Criterion Prediction #145: Teorema, by Alexander Miller
Director: Pier Paolo Pasolini
Cast: Terence Stamp, Massimo Girotti, Anne Wiazemsky, Silvana Mangano, Laura Betti
Synopsis: A bourgeois Italian family is met with an enigmatic stranger (Stamp) who seduces each member then disappears. After his departure each family member experience powerful realizations about themselves and the world around them.
Critique: Pier Paolo Pasolini was one of the most exciting filmmakers of all time, and it’s the slew of contrasts that makes his body of work so relentlessly compelling. Pasolini’s political activism was ever present in his cinema, and Marxist/socialist allegories can be found throughout his filmography he grew into a lyrical form of mythic expression. In a ten-year period, his neorealist-informed early films (Accattone, Mama Roma) grew into the bawdy and mystical Trilogy of Life series. One of his most significant titles in between is Teorema.
Transitional material from great artists usually represents an artistic highpoint when looking at someone’s body of work in hindsight. Teorema is evidence of Pasolini’s from verite realism to more imaginative, mythic territory and since it is sandwiched in the middle of a diverse body of work, I was holding out hope that this film would be among the late director’s better achievements. But Teorema is a film with high ideas and thoughtful anecdotes it lacks the propulsion and stamina that defined Pasolini’s best titles (The Gospel According to St. Matthew, Arabian Nights, Mama Roma) and is more content with existential quandaries that grow tiresome and awkward.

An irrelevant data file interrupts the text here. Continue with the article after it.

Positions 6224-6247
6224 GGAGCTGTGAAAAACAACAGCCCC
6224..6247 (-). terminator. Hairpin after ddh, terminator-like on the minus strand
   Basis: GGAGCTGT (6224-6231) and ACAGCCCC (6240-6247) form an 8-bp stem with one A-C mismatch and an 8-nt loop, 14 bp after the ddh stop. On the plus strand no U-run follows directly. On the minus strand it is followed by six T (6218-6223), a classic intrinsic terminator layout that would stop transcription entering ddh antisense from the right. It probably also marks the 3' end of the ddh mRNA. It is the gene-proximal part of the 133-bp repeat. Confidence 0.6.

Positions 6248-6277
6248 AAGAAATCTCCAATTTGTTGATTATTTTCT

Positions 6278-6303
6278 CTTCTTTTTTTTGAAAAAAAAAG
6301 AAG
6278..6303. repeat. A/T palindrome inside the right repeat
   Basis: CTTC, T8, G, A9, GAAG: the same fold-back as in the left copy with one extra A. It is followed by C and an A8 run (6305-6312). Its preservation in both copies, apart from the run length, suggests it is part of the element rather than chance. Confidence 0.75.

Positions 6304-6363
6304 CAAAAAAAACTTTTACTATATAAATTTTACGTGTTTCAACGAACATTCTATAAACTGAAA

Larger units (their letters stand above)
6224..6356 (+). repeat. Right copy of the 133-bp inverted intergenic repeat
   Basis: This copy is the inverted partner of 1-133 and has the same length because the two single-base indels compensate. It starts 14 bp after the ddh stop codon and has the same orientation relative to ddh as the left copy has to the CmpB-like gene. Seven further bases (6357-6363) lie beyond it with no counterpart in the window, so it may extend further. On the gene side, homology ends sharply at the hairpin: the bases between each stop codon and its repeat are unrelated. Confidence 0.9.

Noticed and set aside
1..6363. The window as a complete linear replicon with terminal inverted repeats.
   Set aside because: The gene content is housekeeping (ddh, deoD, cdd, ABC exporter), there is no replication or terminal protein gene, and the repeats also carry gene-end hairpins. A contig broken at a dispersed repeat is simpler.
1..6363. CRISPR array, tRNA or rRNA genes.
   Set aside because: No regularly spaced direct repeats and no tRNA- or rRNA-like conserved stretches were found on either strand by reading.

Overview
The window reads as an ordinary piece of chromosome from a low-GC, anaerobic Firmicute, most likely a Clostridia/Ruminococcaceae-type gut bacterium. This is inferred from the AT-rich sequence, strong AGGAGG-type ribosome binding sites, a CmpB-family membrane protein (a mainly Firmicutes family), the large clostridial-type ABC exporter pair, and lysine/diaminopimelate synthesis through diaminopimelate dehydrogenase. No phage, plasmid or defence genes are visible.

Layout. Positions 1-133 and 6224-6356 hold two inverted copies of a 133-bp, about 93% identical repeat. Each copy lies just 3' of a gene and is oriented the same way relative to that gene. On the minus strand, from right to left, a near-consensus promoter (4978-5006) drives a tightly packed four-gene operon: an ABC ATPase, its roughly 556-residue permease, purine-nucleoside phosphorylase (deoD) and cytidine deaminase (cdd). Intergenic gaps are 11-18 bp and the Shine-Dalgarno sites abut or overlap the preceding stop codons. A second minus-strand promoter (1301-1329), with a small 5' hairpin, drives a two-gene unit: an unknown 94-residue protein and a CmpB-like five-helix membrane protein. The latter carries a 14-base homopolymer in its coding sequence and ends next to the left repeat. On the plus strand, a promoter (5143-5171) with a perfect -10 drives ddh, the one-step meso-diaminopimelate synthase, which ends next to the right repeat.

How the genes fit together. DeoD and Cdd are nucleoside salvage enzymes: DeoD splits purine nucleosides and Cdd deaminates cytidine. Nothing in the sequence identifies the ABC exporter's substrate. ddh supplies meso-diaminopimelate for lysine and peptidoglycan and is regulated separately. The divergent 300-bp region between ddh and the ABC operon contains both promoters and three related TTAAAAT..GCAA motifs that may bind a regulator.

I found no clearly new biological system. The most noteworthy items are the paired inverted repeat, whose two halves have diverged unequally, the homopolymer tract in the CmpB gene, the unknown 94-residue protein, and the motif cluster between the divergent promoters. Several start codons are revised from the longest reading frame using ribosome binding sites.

Terence Stamp is well cast as the oblique visitor, and his persona as a British actor among an Italian cast gives him a fitting aura of otherness making him a believably mysterious object of seduction who appeals to both sexes. Pasolini’s penchant for sexuality in his art often yielded erotic fare that was either artistically flattering or enhanced his metaphorical punchiness, the film’s attempted revelation of a wealthy family being awakened thanks to their trysts with an arbitrary figure of sexual liberation implies profundity, but it all feels awkward and flat. Dialogue is kept to a minimum, and while the film does succeed in providing some atmosphere it also drags out the running time.
Pasolini could fill the screen with lengthy narratives, but this film’s bland setting is so pallid it’s hard to stay invested. We come to associate transitional material with artistic distinction (Rubber Soul, Revolver, Nashville, Winter Light, etc.), but Pasolini doesn’t seem to have the steady hand for interiority nor does he handle the dissection of bourgeoisie ennui with any zeal. Teorema feels like it’s trying for the tonal climate that defined modern avant-garde cinema like L’Avventura or Last Year at Marienbad but comes short. Pasolini is inarguably a masterful director, and after watching Teorema, it seems like his veracity comes to life when dealing with literary mysticism (The Trilogy of Life) or lurid anti-fascist allegory (Salo). Of all of his films, this left the least memorable impression.
Why it Belongs in the Collection: The Criterion Collection has done right by Pier Paolo Pasolini. His controversial Salo has gone from white whale collector’s item to readily accessible restored Blu-ray (torture and scatology with a high definition digital transfer!) and The Trilogy of Life set is a treasure. Mama Roma is still in first generation DVD limbo, though the two-disc set is packed with features. The Koch Lorber DVD of Teorema leaves much to be desired, and the supplementary documentary Pasolini and Death: A Purely Intellectual Thriller is subbed in English which has been the stuff of forum debates for years, the film is available thanks to a dual-format BFI release. While this is speculation, it seems like Criterion cherry picks titles due to their success thanks to the success of distributors in the UK, this was the case for Revenge of a Kabuki Actor, 45 Years, Black Girl, Dragon Inn, A Touch of Zen (among many more) thanks to the likes of BFI, Masters of CInema, Arrow Media, and many more. Teorema might not be a personal favorite, but it’s presence and relevance in the Criterion wheelhouse is assured, the film also has garnered a loyal fanbase.